Even before the celebration over former Chief of Staff Dan Halutz's resignation ended, the settler pagans found time to celebrate the resignation of Police Commissioner Moshe Karadi. As far as they are concerned, this is another targeted assassination of a member of the disengagement gang carried out by an avenging and begrudging God.
As an aside, it is worthwhile mentioning why these revelers are deserving of the term "pagans." A religious Jew knows that he worships God. A pagan Jew is convinced that God worships him. And he who doesn't worship God (but rather himself) is a pagan. That's how it works.
And so while the echoes of Karadi's resignation speech were still resonating in the air, various joyful and idolatrous articles started appearing publicly. The writers of these articles – that for some reason bear revealing names such as Halleluiah Stiglitz-Aminetzach, Neshama Mikdashzedek-Greenstein, Goalia-Levi Nakambagoim and other such audacious combinations – listed the names of those who suffered since God began working for them as their revenge contractor. The list included Ariel Sharon, Omri Sharon, Dan Halutz (the more meticulous will also include other names), and now Moshe Karadi.
As every rookie TV producer knows, sorcery, black magic, the finger of God and "pulsa denura" are hot items in the psychotic Israel of 2007. People tend to relish such nonsense and allow it to completely twist their minds.
It is therefore quite important to refute this nonsense, even if it only stems from a sincere desire to assist in safeguarding the public's mental health. Seemingly there is nothing easier: One can simply count the number of tragedies, misfortunes and afflictions that have beset settler leaders, rabbis and settler collaborators – may the lord bless them with good health, long life, happiness and comfort. Unfortunately, they too are often beset with painful afflictions.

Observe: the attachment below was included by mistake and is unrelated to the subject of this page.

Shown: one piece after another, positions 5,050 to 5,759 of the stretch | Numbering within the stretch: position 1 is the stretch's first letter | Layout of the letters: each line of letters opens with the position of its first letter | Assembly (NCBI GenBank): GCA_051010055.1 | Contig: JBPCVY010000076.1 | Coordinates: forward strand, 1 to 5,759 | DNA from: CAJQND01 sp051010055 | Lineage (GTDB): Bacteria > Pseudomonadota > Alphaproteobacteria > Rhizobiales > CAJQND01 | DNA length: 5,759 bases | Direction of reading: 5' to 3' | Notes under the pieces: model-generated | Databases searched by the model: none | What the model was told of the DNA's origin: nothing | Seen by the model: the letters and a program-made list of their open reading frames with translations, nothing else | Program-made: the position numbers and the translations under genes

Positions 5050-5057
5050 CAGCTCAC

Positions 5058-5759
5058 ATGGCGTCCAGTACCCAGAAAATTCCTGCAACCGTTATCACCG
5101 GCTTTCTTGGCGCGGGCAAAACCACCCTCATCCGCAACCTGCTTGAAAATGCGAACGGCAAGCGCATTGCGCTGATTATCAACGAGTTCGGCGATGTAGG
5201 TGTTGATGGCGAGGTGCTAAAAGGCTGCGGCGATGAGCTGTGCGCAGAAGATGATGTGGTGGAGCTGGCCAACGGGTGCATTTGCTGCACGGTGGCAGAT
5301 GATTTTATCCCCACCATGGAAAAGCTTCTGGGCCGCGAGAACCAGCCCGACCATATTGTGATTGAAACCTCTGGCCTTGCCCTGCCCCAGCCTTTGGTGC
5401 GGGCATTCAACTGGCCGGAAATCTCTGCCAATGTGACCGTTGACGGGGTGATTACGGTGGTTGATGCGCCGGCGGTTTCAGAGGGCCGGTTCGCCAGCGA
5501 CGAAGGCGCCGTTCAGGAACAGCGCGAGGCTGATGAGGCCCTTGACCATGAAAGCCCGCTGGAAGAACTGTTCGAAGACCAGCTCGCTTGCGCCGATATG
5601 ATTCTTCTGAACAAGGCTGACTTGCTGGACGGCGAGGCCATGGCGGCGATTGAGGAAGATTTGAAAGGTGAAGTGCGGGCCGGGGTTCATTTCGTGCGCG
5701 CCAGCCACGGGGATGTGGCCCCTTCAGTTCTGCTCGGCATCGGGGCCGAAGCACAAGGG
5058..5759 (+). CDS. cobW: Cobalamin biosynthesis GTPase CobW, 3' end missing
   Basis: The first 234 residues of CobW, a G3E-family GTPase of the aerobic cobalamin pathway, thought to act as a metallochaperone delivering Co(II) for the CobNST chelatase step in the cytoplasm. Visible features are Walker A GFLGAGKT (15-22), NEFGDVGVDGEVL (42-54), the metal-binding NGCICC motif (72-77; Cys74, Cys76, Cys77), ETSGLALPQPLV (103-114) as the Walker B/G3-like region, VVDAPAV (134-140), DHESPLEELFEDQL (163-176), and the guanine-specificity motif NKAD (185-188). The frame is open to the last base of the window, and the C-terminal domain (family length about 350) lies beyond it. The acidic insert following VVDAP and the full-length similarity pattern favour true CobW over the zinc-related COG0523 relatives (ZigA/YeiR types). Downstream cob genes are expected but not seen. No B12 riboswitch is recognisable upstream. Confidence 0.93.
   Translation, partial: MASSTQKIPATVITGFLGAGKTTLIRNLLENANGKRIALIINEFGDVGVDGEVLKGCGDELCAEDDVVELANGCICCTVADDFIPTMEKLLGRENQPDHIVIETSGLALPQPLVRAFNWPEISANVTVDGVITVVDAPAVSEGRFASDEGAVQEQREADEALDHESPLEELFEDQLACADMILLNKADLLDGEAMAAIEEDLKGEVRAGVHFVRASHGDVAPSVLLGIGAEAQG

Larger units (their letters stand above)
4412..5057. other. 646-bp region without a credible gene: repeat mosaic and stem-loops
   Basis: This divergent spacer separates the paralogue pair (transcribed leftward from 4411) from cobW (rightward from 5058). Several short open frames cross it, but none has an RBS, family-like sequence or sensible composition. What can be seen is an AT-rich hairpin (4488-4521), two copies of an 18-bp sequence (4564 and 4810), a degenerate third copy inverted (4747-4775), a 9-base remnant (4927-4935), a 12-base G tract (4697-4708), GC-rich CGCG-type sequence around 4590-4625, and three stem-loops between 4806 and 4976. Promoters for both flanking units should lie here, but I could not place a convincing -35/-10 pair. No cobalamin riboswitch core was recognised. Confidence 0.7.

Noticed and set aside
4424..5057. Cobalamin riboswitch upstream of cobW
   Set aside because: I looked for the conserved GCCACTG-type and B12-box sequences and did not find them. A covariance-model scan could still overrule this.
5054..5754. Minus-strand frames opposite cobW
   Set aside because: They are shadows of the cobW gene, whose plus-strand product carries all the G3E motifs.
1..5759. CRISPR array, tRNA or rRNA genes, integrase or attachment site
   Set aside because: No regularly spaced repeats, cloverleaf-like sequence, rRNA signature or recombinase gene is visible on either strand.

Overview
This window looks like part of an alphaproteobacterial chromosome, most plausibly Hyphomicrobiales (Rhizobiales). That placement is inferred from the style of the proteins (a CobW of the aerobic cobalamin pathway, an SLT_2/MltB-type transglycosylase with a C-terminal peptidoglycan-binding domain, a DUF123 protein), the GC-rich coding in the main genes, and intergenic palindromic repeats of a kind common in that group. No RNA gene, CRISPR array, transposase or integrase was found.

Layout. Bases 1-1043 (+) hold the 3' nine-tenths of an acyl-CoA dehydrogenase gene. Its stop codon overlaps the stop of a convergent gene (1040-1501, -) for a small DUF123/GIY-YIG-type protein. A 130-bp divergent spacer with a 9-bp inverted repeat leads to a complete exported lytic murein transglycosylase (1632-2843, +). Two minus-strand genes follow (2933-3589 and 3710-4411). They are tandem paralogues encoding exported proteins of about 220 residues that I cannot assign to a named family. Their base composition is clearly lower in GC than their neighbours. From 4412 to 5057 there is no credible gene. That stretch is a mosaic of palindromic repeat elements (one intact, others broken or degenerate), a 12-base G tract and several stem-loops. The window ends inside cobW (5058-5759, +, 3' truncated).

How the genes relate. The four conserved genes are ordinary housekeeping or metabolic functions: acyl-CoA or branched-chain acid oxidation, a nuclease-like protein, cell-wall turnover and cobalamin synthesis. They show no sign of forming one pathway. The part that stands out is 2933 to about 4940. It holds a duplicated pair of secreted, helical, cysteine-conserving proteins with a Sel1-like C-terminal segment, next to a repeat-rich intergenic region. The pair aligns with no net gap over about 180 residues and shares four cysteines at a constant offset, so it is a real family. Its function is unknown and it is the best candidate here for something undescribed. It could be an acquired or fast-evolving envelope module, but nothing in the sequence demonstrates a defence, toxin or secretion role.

Does public prefer witchcraft over reason?
A reasonable person, it can be hoped, would understand that the equal distribution of misfortunes and afflictions - that go beyond political parties – have nothing to do with God's hand, but that it is the nature of the world. The problem is people seem to prefer witchcraft over reason.
Therefore, there is no other option but to conduct a routine and effective psychological exercise - to join the pagan revelers and to find the contradictions from within.
And that's what I did. I went through an hour of joyful bliss over Karadi's resignation, but then an irksome question began to cloud my joy. My stubborn rationale argued that indeed, the health or status of five or six disengagement perpetrators was afflicted. Yet those who are currently celebrating God's revenge at these five or six people are also the same people who have been mourning for more than a year-and-a-half over the tragedy, sorrow, pain, lack of finances, despair, despondency, diseases, suffering, neglect, grief and loss that has afflicted the thousands of evacuated settlers.
Isn't the punishment of these thousands an act of God? Didn't he, with his very own finger, bring all these afflictions on them? Could there be another God working in the area serving the leftists?
Moreover, the five men of authority who were afflicted only account for five out of thousands who partook in the disengagement process. As these persons held posts of power it wasn't difficult to attach a small can of worms to each of them. Their affliction can therefore be attributed to that, rather than to the disengagement.
Contrary to them, nearly all the evacuated settlers suffered (besides those who decided not to suffer and managed quite well.) The avenging God didn't randomly choose five or six people from their ranks, but rather, struck at them all. Can anything clearer, more coherent, and more unequivocal than this be said?
It is worthwhile telling the community of revelers: If the heavy hand of God teaches us something about his opinions and stances – there is no doubt that he is a de facto leftist.